TONY STEWART: Nothing surprises me anymore. I mean, after 29 years of racing, I know I haven't been here as long as some guys have, but I've seen an awful lot in 11 years.
I've watched Kyle this week, raced with him Thursday night, got to watch him run last night and tonight. When you get in a string like he's on, you got so much confidence and momentum on your side. That means so much in this series.
It doesn't matter what you're driving. When you've got that confidence going into it, it carries a long way. I know what he's been driving. But like Jeff said, we all drive for good race teams and we all have good equipment. There's just guys that got that momentum on their side and got that confidence, that little extra that you need to be on top right now.
Q. Talk about the start a little bit. It looked like the track was a little wet on the frontstretch and also up on the back line there.
TONY STEWART: It was wet. You're right. But it wasn't any big deal. Everybody knew at the start that everything wasn't exactly perfect. But we had the fans up there in the stands who sat in the rain all day. We all wanted to get the race started. We as drivers don't like sitting there running around on a line to help dry the track off either. We realize for TV and fans we have to do it and we're more than willing to do it.
I don't know that it was perfect. I don't know that it was a hundred percent. I don't know that it was unsafe by any means or a problem. Nobody really had a problem at the beginning of the race. We all went a long time without a caution. Everybody worked hard to get it right.
You know, that's the luxury with these cars, with a heavy racecar like this, it doesn't have to be 100% totally dry, it can be damp like that and not saturated, and we can still get the job done out there.
Q. Tony, you said you kind of backed into this one. Over about a nine-lap span, you gained eight positions. Was it just tires or had you found something that late in the race?
TONY STEWART: It was tires. I wish I could say that we found some magic there, but we didn't. The magic was four bolt-on tires. As odd as this is going to sound, I've been impressed with how hard Goodyear is working. They continue to not sit on their hands. I mean, they keep trying different things and keep trying to find combinations that make it better for us.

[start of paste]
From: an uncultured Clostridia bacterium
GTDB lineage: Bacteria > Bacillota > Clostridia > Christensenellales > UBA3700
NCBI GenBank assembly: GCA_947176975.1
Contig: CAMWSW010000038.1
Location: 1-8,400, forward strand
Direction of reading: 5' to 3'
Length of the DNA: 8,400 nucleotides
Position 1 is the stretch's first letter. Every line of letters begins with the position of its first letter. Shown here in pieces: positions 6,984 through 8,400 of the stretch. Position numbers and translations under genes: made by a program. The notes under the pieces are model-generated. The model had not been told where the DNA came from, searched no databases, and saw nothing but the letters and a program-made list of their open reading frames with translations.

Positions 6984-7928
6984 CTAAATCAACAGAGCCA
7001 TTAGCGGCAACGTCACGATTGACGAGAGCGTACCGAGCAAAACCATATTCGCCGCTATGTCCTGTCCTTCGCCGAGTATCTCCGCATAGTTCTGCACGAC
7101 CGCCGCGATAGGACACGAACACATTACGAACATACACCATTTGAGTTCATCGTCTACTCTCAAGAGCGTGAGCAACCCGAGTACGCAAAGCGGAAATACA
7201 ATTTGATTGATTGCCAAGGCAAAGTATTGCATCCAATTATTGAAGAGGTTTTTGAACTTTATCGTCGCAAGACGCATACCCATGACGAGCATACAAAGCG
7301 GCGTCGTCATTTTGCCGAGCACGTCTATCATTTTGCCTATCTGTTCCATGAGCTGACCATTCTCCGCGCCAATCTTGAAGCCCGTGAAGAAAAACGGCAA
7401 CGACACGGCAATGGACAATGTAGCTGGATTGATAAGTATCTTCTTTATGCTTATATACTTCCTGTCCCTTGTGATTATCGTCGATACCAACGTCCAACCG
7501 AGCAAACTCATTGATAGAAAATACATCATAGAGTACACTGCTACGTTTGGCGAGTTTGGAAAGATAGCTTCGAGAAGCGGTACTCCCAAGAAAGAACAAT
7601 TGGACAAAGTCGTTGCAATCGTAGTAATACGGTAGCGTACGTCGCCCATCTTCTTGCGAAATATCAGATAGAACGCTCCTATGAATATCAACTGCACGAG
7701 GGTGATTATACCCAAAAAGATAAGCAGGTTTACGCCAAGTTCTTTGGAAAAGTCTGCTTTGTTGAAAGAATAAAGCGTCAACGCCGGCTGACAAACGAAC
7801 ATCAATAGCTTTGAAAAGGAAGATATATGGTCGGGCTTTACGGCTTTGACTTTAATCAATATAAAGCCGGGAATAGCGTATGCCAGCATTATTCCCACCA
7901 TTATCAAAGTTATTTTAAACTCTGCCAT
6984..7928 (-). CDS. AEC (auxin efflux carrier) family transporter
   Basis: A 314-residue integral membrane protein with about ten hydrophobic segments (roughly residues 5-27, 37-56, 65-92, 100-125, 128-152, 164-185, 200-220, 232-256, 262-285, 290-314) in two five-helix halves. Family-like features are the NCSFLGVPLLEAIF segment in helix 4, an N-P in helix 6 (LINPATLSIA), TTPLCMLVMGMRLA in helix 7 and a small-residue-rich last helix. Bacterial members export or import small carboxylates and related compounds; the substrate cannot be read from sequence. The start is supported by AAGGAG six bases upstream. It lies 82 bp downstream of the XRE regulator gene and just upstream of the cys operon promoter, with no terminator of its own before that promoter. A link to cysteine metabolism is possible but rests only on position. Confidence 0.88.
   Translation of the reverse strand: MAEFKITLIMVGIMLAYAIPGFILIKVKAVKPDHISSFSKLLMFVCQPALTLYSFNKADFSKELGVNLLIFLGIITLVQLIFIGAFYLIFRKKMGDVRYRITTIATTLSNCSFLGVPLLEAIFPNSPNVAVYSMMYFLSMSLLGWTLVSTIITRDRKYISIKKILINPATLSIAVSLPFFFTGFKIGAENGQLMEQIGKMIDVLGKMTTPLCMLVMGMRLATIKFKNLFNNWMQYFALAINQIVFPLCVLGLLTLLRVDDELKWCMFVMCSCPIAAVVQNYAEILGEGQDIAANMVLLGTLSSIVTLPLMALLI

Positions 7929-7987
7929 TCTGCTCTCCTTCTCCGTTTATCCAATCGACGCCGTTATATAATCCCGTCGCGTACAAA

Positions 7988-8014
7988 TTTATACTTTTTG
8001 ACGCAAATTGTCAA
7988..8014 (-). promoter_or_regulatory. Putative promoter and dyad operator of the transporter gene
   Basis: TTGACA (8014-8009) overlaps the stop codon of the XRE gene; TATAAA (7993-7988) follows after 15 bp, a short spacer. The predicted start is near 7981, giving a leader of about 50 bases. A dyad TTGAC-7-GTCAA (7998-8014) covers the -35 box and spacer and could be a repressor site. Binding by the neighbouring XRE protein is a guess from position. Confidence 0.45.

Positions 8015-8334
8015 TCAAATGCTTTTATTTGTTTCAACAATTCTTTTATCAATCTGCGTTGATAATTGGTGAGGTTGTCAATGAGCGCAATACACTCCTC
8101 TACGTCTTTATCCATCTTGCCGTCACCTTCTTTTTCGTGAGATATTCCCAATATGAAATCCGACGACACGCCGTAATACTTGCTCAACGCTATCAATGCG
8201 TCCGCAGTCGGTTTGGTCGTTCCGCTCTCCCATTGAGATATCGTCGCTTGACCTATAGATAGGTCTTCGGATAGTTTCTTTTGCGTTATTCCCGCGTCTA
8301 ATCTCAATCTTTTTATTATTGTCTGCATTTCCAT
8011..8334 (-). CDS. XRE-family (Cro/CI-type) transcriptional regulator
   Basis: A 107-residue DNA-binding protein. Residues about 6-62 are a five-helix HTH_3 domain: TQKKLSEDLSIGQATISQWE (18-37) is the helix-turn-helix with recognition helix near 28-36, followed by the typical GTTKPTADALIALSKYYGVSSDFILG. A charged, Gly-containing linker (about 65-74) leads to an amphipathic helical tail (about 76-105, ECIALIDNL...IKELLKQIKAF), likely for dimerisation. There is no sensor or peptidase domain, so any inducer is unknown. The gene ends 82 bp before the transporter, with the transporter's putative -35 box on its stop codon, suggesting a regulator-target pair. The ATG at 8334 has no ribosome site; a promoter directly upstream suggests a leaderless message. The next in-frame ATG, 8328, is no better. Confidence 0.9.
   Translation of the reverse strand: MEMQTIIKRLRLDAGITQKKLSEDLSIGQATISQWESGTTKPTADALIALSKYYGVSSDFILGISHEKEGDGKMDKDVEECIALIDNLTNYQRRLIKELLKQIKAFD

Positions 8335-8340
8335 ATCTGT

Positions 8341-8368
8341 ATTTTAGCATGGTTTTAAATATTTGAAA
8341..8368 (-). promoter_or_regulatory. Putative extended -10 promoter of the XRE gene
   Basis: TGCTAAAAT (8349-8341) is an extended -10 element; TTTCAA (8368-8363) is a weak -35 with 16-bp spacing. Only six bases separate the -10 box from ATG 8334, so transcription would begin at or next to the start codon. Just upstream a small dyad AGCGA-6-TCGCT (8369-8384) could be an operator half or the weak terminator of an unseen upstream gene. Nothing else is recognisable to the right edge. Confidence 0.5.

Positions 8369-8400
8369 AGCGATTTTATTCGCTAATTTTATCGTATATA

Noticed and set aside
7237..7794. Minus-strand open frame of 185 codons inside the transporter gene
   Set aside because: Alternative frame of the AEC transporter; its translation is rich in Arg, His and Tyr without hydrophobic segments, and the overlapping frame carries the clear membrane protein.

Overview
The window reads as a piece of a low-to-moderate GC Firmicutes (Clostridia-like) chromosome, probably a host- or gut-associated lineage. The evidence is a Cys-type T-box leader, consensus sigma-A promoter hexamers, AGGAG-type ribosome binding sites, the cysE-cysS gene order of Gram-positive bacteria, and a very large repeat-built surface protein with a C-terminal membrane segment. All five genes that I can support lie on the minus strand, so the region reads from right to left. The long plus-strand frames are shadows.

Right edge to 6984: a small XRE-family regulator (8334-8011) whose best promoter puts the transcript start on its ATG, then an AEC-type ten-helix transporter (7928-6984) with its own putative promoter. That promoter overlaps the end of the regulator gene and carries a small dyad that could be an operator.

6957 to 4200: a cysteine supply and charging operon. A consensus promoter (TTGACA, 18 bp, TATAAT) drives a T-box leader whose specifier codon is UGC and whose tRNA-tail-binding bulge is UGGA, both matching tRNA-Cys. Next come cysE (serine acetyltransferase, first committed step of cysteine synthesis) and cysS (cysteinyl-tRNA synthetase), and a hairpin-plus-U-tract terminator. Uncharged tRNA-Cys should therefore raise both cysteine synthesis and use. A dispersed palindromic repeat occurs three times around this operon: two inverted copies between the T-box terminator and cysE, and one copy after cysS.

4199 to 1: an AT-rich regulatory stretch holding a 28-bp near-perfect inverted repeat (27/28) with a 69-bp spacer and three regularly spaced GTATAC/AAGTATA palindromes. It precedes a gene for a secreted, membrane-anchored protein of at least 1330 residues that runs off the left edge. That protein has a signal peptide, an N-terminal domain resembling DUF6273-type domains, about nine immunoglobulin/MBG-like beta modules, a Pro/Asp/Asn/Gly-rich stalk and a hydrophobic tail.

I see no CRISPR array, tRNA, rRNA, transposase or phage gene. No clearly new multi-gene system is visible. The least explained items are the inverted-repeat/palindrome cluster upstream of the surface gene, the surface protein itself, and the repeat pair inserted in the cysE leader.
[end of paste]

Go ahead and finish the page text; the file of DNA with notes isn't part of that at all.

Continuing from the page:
It's nice to not have to sit there and just rely on track position. It's nice to know that you can bolt on four tires and it's going to make a difference and takes the track position game out of the equation. I mean, it still worked for Kyle. But at the same time the tires helped Jeff and I drive through the field, too. I think that makes it exciting for the fans to watch versus just being able to stay out there for the last hundred laps and every time a caution comes out just stay in line and not seeing any passing.
Q. Tony, my brain really hurts from all the math I've been doing.
TONY STEWART: I have no doubt.
Q. Ryan has moved up 23 spots in seven races. Now you and he are both inside the top 12. What's happened with that team for them to really turn it on the way they have? At Stewart-Haas, everybody thought this would be a bad year for them, and here you are sitting inside the top 12.
TONY STEWART: I think Ryan would have had the same kind of runs we had the first four races. He just had really weird bad luck happen, just weird things happen. Pulling an endplate off on a stop, either a loose wheels or flat tires, just weird things have happened that got him behind the first four weeks. After that fourth week was over, we've been basically running the same pace. In practice all four events we were running about the same. Just may have took a couple weeks longer for them to kind of get the combination like Darian and I have got. I feel every week we go out, and yesterday in practice, Ryan was really happy with his car. I was a little off. That's kind of where we ended up today.
But it seems like when we sit down and talk about our cars, we understand what each other is talking about. The crew chiefs are working well together. I think the performance would have been there if it wasn't for bad luck the first four weeks.
Q. Everybody thought this would be a long year. Did you know?
TONY STEWART: God, if I knew that, like I've always said, I would have been a bookie a long time ago in Vegas.
JEFF BURTON: Still going to be a long year, isn't it?
TONY STEWART: It's been a long year already.
JEFF BURTON: I know the question wasn't directed to me, but it's been impressive to watch the change, the mentality that Tony has brought in there about not being there just to be there, but to be there to win. I'm not sure I remember a team changing possession, you know what I mean, a new owner stepping in and the turnaround being what it's been. He's making other people want to go and own their own cars. That's probably not a good thing (smiling). But it's been real impressive to watch.
Q. As somebody who has had the unfortunate experience of banging your head against a wall trying to win at your hometown racetrack, what is Denny going through right now?